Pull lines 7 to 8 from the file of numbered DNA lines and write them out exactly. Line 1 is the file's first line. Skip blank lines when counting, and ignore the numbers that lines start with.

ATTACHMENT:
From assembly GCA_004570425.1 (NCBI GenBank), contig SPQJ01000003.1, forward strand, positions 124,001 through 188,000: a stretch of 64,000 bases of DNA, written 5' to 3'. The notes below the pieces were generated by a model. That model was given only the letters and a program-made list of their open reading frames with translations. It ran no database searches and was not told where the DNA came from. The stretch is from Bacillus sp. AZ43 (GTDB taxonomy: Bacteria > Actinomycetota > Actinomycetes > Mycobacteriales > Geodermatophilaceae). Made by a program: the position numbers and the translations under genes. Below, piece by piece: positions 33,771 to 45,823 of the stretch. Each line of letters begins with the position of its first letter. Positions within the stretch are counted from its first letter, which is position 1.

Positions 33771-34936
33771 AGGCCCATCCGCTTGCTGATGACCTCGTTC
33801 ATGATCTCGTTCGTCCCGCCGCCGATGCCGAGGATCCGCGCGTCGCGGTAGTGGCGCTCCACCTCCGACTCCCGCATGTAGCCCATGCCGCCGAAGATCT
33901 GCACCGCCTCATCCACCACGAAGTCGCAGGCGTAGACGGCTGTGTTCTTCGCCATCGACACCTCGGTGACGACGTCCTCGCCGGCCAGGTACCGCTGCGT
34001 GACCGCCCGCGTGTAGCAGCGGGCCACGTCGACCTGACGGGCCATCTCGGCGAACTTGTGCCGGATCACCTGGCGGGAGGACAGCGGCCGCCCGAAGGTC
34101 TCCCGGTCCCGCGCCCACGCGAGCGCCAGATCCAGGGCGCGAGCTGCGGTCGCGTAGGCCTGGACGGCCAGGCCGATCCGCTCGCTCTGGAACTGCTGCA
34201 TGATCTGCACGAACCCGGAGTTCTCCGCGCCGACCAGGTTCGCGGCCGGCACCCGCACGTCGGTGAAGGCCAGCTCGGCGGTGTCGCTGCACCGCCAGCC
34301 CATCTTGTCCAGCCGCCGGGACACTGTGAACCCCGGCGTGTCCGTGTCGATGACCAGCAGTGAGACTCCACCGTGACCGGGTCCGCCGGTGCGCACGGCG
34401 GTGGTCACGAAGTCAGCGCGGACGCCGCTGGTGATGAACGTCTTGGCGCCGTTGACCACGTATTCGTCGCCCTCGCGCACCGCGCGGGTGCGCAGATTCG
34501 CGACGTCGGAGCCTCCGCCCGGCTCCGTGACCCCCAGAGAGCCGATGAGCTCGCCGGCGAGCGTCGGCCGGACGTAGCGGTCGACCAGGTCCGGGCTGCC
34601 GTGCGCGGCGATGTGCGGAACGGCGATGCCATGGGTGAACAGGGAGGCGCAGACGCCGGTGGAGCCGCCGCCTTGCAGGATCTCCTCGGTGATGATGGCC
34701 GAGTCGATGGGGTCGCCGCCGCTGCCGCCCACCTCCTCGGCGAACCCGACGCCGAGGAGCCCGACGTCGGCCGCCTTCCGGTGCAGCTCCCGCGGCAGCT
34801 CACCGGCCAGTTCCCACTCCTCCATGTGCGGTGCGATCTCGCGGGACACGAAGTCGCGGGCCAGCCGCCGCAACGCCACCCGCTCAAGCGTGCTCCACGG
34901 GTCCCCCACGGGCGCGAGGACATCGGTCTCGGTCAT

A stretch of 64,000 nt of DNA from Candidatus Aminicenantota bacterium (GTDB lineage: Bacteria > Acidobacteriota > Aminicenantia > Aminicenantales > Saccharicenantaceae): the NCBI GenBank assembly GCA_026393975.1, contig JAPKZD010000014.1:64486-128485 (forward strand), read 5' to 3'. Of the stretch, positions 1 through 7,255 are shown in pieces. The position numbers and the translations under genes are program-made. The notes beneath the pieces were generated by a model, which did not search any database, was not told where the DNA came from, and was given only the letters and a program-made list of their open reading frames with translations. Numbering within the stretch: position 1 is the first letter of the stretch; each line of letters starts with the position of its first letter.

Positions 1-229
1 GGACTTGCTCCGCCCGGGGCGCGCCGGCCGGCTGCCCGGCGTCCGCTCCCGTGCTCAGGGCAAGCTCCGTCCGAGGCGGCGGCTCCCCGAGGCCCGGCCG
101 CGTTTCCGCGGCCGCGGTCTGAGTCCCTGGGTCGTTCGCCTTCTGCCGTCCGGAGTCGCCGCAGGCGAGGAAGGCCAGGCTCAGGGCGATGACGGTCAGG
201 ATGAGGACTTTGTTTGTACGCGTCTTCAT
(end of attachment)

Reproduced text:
34101 TCCCGGTCCCGCGCCCACGCGAGCGCCAGATCCAGGGCGCGAGCTGCGGTCGCGTAGGCCTGGACGGCCAGGCCGATCCGCTCGCTCTGGAACTGCTGCA
34201 TGATCTGCACGAACCCGGAGTTCTCCGCGCCGACCAGGTTCGCGGCCGGCACCCGCACGTCGGTGAAGGCCAGCTCGGCGGTGTCGCTGCACCGCCAGCC